11. An x-ray system configured to provide x-ray images of a subject, the system comprising:
an x-ray tube assembly configured to transmit x-ray radiation;
an x-ray detector assembly positioned opposite the x-ray tube assembly for detection of x-rays transmitted through the subject;
an audio receiver configured and disposed to collect audio information surrounding and associated with the x-ray system;
a processor coupled to the audio receiver receptive of a signal representative of the collected audio information;
a tone generator coupled to and responsive to the processor and configured to generate an audio tone in response to a defined status of the x-ray system; and
an adjustment mechanism coupled to the tone generator and the processor for dynamically developing a set of audio properties that cause the audio tone to be distinguishable from the collected audio information.
12. The system of claim 11, wherein:
the status comprises transmission of x-ray radiation by the x-ray system.
13. The system of claim 11, wherein:
the processor is configured to allow user selection of the set of audio properties.
14. The system of claim 11, wherein:
the collected audio information comprises ambient audio information surrounding and associated with the x-ray system.
15. The system of claim 14, wherein:
the collected audio information comprises audio information of the audio tone; and
the processor is configured to confirm that the audio information of the audio tone is distinguishable from the ambient audio information.
16. The system of claim 15, further comprising:
a visual indicator responsive to the processor;
wherein the processor is configured to determine if the collected audio information indicates a need for service of the x-ray system; and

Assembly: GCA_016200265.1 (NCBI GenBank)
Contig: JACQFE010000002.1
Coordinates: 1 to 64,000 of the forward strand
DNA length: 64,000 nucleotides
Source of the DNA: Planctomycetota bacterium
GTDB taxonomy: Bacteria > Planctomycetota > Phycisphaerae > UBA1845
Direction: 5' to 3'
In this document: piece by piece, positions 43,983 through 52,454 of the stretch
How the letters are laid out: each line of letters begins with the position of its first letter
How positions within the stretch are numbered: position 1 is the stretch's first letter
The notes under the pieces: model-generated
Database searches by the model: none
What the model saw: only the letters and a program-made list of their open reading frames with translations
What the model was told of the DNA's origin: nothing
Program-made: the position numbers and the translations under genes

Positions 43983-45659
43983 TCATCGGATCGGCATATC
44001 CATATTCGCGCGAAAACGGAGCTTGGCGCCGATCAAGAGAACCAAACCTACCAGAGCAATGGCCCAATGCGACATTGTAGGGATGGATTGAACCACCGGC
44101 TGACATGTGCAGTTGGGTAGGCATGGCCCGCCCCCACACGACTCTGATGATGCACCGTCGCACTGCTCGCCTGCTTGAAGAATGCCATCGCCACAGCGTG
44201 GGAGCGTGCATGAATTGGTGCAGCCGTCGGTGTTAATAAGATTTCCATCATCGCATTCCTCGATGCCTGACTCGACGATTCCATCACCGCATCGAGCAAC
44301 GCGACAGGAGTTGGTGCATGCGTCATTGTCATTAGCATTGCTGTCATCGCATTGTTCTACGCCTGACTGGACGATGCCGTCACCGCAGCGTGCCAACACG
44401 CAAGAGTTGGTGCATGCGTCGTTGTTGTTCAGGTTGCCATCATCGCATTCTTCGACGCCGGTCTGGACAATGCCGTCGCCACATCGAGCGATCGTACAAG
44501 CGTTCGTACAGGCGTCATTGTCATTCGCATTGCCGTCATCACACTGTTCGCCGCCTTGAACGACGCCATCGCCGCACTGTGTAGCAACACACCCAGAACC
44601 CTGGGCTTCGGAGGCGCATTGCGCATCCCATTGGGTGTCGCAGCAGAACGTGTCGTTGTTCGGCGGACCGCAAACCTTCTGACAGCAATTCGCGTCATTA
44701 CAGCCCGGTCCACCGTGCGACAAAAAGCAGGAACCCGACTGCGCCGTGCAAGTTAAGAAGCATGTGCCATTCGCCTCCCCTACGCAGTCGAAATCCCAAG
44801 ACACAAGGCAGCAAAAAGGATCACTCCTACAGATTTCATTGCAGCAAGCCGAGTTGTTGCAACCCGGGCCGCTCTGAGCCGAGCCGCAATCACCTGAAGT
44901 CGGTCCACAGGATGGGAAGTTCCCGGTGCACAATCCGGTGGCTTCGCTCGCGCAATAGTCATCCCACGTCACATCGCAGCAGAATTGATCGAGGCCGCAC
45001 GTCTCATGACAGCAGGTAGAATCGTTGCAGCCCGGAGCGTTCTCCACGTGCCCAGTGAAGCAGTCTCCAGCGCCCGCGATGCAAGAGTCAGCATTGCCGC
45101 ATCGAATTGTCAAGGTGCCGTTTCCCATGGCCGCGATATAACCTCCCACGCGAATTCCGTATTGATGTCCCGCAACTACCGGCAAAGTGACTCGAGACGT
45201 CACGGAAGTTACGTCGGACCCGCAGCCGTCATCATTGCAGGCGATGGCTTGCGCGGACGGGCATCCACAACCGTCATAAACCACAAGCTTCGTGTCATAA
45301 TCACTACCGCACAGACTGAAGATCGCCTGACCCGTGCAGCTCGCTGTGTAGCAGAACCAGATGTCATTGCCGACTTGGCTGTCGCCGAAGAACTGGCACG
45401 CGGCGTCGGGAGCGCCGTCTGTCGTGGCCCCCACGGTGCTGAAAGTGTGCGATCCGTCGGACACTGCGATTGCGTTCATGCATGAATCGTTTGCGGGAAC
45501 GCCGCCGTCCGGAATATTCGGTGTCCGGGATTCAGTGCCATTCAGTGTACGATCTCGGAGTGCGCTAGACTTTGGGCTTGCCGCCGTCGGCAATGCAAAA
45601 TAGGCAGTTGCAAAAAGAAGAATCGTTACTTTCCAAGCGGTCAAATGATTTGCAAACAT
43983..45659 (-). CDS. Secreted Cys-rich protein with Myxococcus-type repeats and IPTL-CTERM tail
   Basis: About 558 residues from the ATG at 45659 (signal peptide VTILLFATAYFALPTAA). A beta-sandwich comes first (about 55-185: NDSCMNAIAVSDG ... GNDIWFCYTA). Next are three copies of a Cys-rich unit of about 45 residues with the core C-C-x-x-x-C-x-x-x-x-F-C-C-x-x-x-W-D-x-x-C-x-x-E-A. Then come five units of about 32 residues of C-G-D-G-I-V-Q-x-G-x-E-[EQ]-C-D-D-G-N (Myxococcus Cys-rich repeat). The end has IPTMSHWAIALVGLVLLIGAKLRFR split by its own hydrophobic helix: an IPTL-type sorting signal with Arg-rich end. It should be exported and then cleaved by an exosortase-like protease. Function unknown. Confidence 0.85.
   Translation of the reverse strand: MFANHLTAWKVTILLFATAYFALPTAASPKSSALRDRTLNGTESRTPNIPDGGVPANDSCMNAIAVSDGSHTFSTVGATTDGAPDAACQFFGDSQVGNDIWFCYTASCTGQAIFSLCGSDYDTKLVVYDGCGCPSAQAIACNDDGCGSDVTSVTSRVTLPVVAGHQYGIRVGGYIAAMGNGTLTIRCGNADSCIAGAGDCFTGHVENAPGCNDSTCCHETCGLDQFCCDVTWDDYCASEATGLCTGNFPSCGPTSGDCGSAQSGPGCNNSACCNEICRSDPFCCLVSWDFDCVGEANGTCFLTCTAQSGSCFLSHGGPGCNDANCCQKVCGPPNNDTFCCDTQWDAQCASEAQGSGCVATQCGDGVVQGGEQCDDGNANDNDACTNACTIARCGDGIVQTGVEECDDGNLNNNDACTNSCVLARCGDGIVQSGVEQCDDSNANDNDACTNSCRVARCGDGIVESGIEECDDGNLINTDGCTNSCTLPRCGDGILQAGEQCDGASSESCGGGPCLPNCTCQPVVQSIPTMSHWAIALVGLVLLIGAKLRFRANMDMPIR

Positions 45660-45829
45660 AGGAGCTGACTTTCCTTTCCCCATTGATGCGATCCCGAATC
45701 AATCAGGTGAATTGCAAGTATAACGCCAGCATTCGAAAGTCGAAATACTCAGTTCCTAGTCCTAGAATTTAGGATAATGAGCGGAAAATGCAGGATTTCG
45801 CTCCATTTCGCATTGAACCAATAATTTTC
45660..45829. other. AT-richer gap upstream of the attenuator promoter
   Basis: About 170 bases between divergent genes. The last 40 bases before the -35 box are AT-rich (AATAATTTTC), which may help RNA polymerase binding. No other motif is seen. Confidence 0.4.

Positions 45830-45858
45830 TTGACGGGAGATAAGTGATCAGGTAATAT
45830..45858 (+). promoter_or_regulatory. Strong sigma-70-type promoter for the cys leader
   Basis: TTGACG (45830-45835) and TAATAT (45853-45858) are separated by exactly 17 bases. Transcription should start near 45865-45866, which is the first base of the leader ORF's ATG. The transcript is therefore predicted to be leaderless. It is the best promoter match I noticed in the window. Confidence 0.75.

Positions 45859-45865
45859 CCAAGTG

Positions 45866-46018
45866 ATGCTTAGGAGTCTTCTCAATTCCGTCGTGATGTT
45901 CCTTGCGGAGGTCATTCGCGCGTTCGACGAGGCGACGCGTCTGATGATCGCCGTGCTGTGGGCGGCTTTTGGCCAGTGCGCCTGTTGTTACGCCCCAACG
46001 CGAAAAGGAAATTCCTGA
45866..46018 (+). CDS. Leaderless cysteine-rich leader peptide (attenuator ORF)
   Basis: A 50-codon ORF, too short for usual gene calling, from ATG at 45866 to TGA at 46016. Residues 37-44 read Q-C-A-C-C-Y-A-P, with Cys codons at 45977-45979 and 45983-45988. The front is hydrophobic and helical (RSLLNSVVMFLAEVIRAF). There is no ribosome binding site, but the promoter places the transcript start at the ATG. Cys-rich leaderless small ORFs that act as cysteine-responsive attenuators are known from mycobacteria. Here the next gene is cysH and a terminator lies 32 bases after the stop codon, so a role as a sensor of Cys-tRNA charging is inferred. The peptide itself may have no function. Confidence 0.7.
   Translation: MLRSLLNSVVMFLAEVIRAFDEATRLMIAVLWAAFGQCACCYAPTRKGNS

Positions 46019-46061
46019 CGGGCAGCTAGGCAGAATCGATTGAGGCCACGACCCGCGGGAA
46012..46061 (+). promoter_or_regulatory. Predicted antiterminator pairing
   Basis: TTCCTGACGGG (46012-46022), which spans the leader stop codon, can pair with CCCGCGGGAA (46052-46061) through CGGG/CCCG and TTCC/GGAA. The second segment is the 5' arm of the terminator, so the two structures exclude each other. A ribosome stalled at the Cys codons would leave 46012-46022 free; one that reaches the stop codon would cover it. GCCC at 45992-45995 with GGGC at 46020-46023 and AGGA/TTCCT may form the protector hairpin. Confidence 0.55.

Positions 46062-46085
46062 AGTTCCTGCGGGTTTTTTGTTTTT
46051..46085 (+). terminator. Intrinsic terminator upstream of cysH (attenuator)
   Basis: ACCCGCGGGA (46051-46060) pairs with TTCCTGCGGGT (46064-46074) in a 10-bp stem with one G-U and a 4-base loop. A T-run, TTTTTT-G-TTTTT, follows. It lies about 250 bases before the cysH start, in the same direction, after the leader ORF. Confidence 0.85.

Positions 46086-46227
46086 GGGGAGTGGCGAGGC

wherein the processor is configured to activate the visual indicator in response to determining that the collected audio information indicates the need for service of the x-ray system.
17. The system of claim 16, wherein:
the processor is configured to determine if the audio information of the audio tone indicates the need for service of the tone generator; and
the processor is configured to activate the visual indicator in response to determining that the audio information of the audio tone indicates the need for service of the tone generator.
18. A system for use in an x-ray system, the system comprising:
means for receiving audio information surrounding and associated with the x-ray system;
means for processing the audio information, the means for processing the audio information being receptive of a signal representative of the collected audio information;
means for generating an audio tone responsive to the processing means in response to a defined status of the x-ray system; and
means for adjusting the audio tone by developing a set of audio properties that cause the audio tone to be distinguishable from the collected audio information.
19. The system of claim 18, wherein:
the collected audio information comprises ambient audio information surrounding and associated with the x-ray system and audio information of the audio tone; and
the means for processing the audio information further comprises means for confirming that the audio information of the audio tone is distinguishable from the ambient audio information.
20. The system of claim 19, further comprising:
a visual indicator responsive to the means for processing;
wherein the means for processing the audio information further comprises means for determining if the audio information of the audio tone indicates a need for service of the means for generating the audio tone;
wherein the means for processing the audio information further comprises means for activating the visual indicator in response to determining that the audio information of the audio tone indicates the need for service of the means for generating the audio tone.
21. A method for use in an x-ray system, the method comprising: